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Trump Says Harley Move Abroad Would Be ‘Beginning of the End’ (Bloomberg)

27 June 2018


“President Donald Trump appeared to turn on an iconic American company he once embraced, accusing Harley-Davidson Inc. of using new tariffs on trade as cover to shift some production abroad as he threatened the motorcycle manufacturer with a “big tax” on bikes imported to the U.S.

“A Harley-Davidson should never be built in another country – never!” Trump tweeted Tuesday. “Their employees and customers are already very angry at them. If they move, watch, it will be the beginning of the end – they surrendered, they quit! The Aura will be gone and they will be taxed like never before!” (Note LO: text of Tweet 1)

During his first month in office, Trump credited Harley-Davidson workers for having “supported us big league” during the election when he welcomed executives from the company to the White House. But that lovefest ended Monday when the company said in a government filing that it may move some production outside the U.S. in response to European retaliation for the president’s tariffs on imported metals.

Tweet 1

Trump went on the attack and that continued Tuesday morning.

“Early this year Harley-Davidson said they would move much of their plant operations in Kansas City to Thailand. That was long before Tariffs were announced. Hence, they were just using Tariffs/Trade War as an excuse. Shows how unbalanced & unfair trade is, but we will fix it,” Trump tweeted.

Tweet 2Tweet 3 (Note LO: copy of Tweet 1)

The president followed up by warning the company that goods produced overseas and imported back into the U.S. could be taxed. “Harley must know that they won’t be able to sell back into U.S. without paying a big tax!” Trump said in another Twitterposting. (Note: LO: text part of Tweet 2)

Harley’s Chief Executive Officer Matt Levatich said in April that the factory in Thailand was a “Plan B” that the company employed after the U.S. abandoned the 11-country Trans-Pacific Partnership free-trade agreement Trump withdrew from last year. He’d said they didn’t relish the investment, which he also said was needed to maintain access to a key market.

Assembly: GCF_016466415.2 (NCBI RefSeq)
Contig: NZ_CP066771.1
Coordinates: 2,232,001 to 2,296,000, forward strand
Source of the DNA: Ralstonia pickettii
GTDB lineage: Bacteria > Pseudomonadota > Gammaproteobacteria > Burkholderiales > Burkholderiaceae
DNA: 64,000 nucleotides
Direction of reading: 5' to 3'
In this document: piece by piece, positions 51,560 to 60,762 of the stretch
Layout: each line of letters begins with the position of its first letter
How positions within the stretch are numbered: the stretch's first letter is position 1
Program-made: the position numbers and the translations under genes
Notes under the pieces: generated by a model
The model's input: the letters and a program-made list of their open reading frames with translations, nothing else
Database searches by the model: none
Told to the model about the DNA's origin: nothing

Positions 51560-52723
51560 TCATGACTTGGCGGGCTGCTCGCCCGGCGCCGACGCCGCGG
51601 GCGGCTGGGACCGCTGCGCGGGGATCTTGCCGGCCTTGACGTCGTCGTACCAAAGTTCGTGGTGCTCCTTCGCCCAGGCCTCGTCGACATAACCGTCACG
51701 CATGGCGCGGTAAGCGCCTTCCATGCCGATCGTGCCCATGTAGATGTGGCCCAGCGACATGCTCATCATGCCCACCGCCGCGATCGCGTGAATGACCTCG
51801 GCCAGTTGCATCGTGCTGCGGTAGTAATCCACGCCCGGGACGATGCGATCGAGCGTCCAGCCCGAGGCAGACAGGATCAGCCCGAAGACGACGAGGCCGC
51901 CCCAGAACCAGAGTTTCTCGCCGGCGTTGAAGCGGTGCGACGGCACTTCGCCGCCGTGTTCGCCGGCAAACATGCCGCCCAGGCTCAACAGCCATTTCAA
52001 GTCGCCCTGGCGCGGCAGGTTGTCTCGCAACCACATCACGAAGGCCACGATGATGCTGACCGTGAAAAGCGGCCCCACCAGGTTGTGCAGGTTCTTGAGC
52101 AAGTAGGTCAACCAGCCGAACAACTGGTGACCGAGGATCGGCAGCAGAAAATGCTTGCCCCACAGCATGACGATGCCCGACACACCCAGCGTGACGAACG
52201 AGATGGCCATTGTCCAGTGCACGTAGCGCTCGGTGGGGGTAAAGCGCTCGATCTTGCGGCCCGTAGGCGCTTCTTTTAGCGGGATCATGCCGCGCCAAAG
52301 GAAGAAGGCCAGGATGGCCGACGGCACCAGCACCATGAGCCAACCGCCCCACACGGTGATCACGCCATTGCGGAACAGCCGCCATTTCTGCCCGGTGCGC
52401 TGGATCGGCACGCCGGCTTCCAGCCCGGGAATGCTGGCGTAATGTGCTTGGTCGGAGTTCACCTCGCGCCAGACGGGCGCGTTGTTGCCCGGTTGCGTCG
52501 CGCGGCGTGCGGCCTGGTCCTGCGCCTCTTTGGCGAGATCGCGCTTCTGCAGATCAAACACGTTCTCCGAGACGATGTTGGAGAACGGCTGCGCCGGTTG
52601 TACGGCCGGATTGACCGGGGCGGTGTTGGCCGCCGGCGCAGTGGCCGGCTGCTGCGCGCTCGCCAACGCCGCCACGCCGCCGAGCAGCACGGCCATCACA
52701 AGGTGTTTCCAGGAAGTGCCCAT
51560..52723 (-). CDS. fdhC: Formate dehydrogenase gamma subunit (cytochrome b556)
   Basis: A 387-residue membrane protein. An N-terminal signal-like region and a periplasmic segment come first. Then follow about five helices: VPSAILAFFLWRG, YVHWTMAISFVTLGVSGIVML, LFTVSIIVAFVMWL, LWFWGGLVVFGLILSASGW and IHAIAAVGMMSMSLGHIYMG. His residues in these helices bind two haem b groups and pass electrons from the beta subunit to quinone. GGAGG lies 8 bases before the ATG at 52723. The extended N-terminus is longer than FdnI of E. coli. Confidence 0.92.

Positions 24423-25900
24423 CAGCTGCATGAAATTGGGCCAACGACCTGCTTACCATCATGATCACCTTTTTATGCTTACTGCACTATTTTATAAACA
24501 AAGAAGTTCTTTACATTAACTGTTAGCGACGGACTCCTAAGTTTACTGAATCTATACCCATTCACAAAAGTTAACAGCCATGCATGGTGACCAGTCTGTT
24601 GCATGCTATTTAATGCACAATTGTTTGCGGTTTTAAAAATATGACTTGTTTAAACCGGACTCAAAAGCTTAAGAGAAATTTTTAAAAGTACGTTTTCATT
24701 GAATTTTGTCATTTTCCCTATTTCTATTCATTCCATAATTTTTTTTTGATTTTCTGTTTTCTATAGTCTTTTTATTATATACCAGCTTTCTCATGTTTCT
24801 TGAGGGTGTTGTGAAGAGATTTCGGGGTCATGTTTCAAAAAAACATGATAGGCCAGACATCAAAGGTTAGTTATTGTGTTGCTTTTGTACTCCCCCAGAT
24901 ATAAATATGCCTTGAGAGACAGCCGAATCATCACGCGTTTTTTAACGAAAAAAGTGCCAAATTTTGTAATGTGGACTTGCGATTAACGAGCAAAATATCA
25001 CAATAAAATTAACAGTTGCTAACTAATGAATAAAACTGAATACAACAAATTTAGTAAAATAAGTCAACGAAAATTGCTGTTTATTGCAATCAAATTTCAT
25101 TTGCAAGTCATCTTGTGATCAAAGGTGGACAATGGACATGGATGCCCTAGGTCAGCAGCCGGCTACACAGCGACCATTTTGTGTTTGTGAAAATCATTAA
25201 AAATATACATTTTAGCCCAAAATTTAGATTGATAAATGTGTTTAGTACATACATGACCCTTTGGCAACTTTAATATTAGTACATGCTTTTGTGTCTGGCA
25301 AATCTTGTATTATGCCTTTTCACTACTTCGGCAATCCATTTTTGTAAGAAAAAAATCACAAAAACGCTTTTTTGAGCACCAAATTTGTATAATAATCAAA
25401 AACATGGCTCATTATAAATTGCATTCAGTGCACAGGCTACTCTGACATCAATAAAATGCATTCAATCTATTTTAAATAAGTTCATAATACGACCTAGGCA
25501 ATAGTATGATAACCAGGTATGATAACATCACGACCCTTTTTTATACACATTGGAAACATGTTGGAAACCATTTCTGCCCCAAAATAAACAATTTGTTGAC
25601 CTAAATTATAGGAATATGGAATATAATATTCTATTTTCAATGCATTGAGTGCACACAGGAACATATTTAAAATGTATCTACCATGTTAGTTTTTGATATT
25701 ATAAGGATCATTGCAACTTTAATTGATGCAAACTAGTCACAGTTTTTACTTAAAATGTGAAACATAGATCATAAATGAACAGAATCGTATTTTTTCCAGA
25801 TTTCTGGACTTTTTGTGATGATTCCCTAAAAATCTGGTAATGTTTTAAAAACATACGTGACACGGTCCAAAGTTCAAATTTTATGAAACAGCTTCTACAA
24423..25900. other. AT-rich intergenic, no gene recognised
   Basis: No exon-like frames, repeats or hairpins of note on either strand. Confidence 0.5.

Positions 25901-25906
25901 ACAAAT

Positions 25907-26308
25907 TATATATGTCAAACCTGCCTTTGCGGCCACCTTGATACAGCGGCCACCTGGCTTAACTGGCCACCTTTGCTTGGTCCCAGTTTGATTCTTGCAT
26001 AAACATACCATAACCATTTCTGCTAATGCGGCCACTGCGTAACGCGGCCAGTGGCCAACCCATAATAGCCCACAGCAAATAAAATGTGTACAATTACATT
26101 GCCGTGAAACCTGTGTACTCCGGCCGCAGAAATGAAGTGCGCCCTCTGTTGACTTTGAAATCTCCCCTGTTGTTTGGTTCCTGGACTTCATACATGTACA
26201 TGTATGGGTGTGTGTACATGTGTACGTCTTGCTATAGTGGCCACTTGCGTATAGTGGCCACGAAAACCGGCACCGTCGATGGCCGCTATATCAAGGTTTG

The high-profile spat pits the president against one of the best-known manufacturers in Wisconsin, a state of high political importance to Republicans. Trump won the state’s 10 electoral votes by a narrow margin of just over 22,000 votes in 2016, and has repeatedly focused his attention on bolstering the state’s economy while in office.

On Wednesday, Trump is expected to travel to Wisconsin to attend the ceremonial groundbreaking of a Foxconn Technology Group factory set to open by 2020 that proponents say could eventually result in 13,000 jobs. State leaders, including Republican Governor Scott Walker — who is facing a tough-reelection bid this fall — offered the LCD display manufacturer up to $3 billion in government assistance for locating the plant in the state.

The early-morning missive from the president marked the second consecutive day Trump took aim at the motorcycle maker, after the company said in an SEC filing on Monday that tariffs enacted by the European Union in response to Trump’s penalties on imported steel and aluminum would add as much as $100 million a year to its costs.

“To address the substantial cost of this tariff burden long-term, Harley-Davidson will be implementing a plan to shift production of motorcycles for EU destinations from the U.S. to its international facilities to avoid the tariff burden,” the company said.

Harley shares fell almost 1 percent in early trading Tuesday in New York after tumbling 6 percent Monday, the biggest drop in almost five months. The stock is down 18 percent this year.

On Monday, Trump said he was surprised the motorcycle manufacturer “would be the first to wave the White Flag.”

“I fought hard for them and ultimately they will not pay tariffs selling into the E.U., which has hurt us badly on trade, down $151 Billion,” Trump continued. “Taxes just a Harley excuse – be patient!”

In a subsequent tweet, Trump said the U.S. is managing to get other countries to lower existing tariffs and barriers that he said have been in place for years trough bad deals. “We are opening up closed markets and expanding our footprint. They must play fair or they will pay tariffs!” he said in the post.

Michael Pflughoeft, a Harley spokesman, didn’t immediately respond to requests for comment on Trump’s tweets. The White House also didn’t immediately respond to questions about whether the president was seriously planning additional tariffs targeting motorcycles beyond the metals tariffs that have already been announced.”



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